Philosophy Dictionary of Arguments

Home Screenshot Tabelle Begriffe

 
Author Concept Summary/Quotes Sources

James A. Robinson on Inequalities - Dictionary of Arguments

Acemoglu I 51
Inequalities/Acemoglu/Robinson: The great inequality of the modern world that emerged in the nineteenth century was caused by the uneven dissemination of industrial technologies and manufacturing production. It was not caused by divergence in agricultural performance. Cf. >Geographical factors/Montesquieu, Geographical factors/Sachs, >Geographical factors/Acemoglu, >Cultural differences/Acemoglu.
Acemoglu I 63
Ignorance hypothesis: [one] popular theory for why some nations are poor and some are rich is the ignorance hypothesis, which asserts that world inequality exists because we or our rulers do not know how to make poor countries rich.
Acemoglu I 64
Markets: the so-called First Welfare Theorem, identifies the circumstances under which the allocation of resources in a “market economy” is socially desirable from an economic point of view. A market economy is an abstraction that is meant to capture a situation in which all individuals and firms can freely produce, buy, and sell any products or services that they wish. When these circumstances are not present there is a “market failure.” Such failures provide the basis for a theory of world inequality, since the more that market failures go unaddressed, the poorer a country is likely to be.
Ignorance: The ignorance hypothesis maintains that poor countries are poor because they have a lot of market failures and because economists and policymakers do not know how to get rid of them and have heeded the wrong advice in the past.
Acemoglu I 64
AcemogluVsIgorance hypothesis: neither Ghana’s disappointing performance after independence nor the countless other cases of apparent economic mismanagement can simply be blamed on ignorance. After all, if ignorance were the problem, well-meaning leaders would quickly learn what types of policies increased their citizens’ incomes and welfare, and would gravitate toward those policies. >Institutions/Acemoglu.
Acemoglu I 104
World inequality dramatically increased with the British, or English, Industrial Revolution because only some parts of the world adopted the innovations and new technologies (...).The response of different nations to this wave of technologies, which determined whether they would languish in poverty or achieve sustained economic growth, was largely shaped by the different historical paths of their institutions.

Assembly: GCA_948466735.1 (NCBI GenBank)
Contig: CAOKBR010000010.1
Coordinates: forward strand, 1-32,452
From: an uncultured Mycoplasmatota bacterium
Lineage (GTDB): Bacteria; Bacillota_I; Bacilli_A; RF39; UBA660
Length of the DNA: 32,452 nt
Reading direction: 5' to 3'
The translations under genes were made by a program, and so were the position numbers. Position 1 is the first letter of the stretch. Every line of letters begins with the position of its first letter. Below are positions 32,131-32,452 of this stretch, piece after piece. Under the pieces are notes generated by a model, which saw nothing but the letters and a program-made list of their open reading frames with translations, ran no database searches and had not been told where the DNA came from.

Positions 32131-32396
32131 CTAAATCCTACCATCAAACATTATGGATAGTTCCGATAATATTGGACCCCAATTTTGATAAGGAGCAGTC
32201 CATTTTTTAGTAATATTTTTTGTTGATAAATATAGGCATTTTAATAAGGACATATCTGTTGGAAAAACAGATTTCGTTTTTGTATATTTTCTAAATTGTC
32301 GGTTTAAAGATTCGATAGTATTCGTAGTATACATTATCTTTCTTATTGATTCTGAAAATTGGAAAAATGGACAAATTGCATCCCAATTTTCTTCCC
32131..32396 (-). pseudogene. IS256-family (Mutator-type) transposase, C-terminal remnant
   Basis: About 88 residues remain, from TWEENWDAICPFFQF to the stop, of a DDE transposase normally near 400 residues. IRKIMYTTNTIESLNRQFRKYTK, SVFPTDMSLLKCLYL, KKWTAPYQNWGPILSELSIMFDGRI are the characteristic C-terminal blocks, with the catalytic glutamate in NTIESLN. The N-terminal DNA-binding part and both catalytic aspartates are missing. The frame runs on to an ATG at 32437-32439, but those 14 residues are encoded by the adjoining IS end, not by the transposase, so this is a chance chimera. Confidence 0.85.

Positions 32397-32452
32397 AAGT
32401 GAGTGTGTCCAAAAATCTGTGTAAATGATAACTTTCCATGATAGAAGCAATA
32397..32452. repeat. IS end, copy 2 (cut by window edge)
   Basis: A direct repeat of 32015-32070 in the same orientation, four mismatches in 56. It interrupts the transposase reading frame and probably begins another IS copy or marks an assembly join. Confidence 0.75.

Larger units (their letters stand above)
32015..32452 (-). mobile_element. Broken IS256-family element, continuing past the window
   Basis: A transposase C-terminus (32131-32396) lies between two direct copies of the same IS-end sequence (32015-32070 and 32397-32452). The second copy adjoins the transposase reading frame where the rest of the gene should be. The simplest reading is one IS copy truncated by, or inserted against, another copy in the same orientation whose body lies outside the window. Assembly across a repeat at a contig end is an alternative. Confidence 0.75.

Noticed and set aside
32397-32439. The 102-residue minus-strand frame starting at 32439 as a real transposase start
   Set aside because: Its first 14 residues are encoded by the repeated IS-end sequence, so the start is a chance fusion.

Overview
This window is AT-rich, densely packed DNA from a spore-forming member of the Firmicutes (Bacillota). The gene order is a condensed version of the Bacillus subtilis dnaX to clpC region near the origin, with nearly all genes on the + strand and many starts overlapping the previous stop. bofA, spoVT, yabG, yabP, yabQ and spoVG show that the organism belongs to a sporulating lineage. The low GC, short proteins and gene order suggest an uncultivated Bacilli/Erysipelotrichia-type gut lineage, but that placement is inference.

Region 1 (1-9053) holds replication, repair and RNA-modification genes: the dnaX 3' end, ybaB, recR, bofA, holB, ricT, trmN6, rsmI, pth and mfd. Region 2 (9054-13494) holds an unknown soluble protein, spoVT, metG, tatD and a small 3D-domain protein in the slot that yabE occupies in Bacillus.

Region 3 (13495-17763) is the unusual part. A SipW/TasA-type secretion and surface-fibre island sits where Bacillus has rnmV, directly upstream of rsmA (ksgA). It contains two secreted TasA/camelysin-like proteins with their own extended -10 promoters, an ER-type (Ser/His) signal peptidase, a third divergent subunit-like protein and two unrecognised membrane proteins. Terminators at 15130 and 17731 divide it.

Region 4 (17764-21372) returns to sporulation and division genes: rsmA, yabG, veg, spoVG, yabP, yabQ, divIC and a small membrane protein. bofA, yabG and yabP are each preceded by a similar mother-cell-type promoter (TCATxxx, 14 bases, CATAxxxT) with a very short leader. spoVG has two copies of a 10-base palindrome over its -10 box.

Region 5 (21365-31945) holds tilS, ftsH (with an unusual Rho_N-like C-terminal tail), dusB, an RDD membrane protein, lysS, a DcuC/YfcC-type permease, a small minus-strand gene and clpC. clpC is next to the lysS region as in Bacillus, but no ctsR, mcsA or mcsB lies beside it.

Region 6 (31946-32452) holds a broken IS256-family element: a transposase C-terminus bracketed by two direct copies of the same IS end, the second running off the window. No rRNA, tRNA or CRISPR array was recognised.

_____________
Explanation of symbols: Roman numerals indicate the source, arabic numerals indicate the page number. The corresponding books are indicated on the right hand side. ((s)…): Comment by the sender of the contribution. Translations: Dictionary of Arguments
The note [Concept/Author], [Author1]Vs[Author2] or [Author]Vs[term] resp. "problem:"/"solution:", "old:"/"new:" and "thesis:" is an addition from the Dictionary of Arguments. If a German edition is specified, the page numbers refer to this edition.

EconRobin I
James A. Robinson
James A. Acemoglu
Why nations fail. The origins of power, prosperity, and poverty New York 2012

Acemoglu II
James A. Acemoglu
James A. Robinson
Economic origins of dictatorship and democracy Cambridge 2006

Acemoglu I
James A. Acemoglu
James A. Robinson
Why nations fail. The origins of power, prosperity, and poverty New York 2012


Send Link
> Counter arguments against Robinson

Authors A   B   C   D   E   F   G   H   I   J   K   L   M   N   O   P   Q   R   S   T   U   V   W   Y   Z  


Concepts A   B   C   D   E   F   G   H   I   J   K   L   M   N   O   P   Q   R   S   T   U   V   W   Z  



Ed. Martin Schulz, access date 2022-09-25
Legal Notice   Contact   Data protection declaration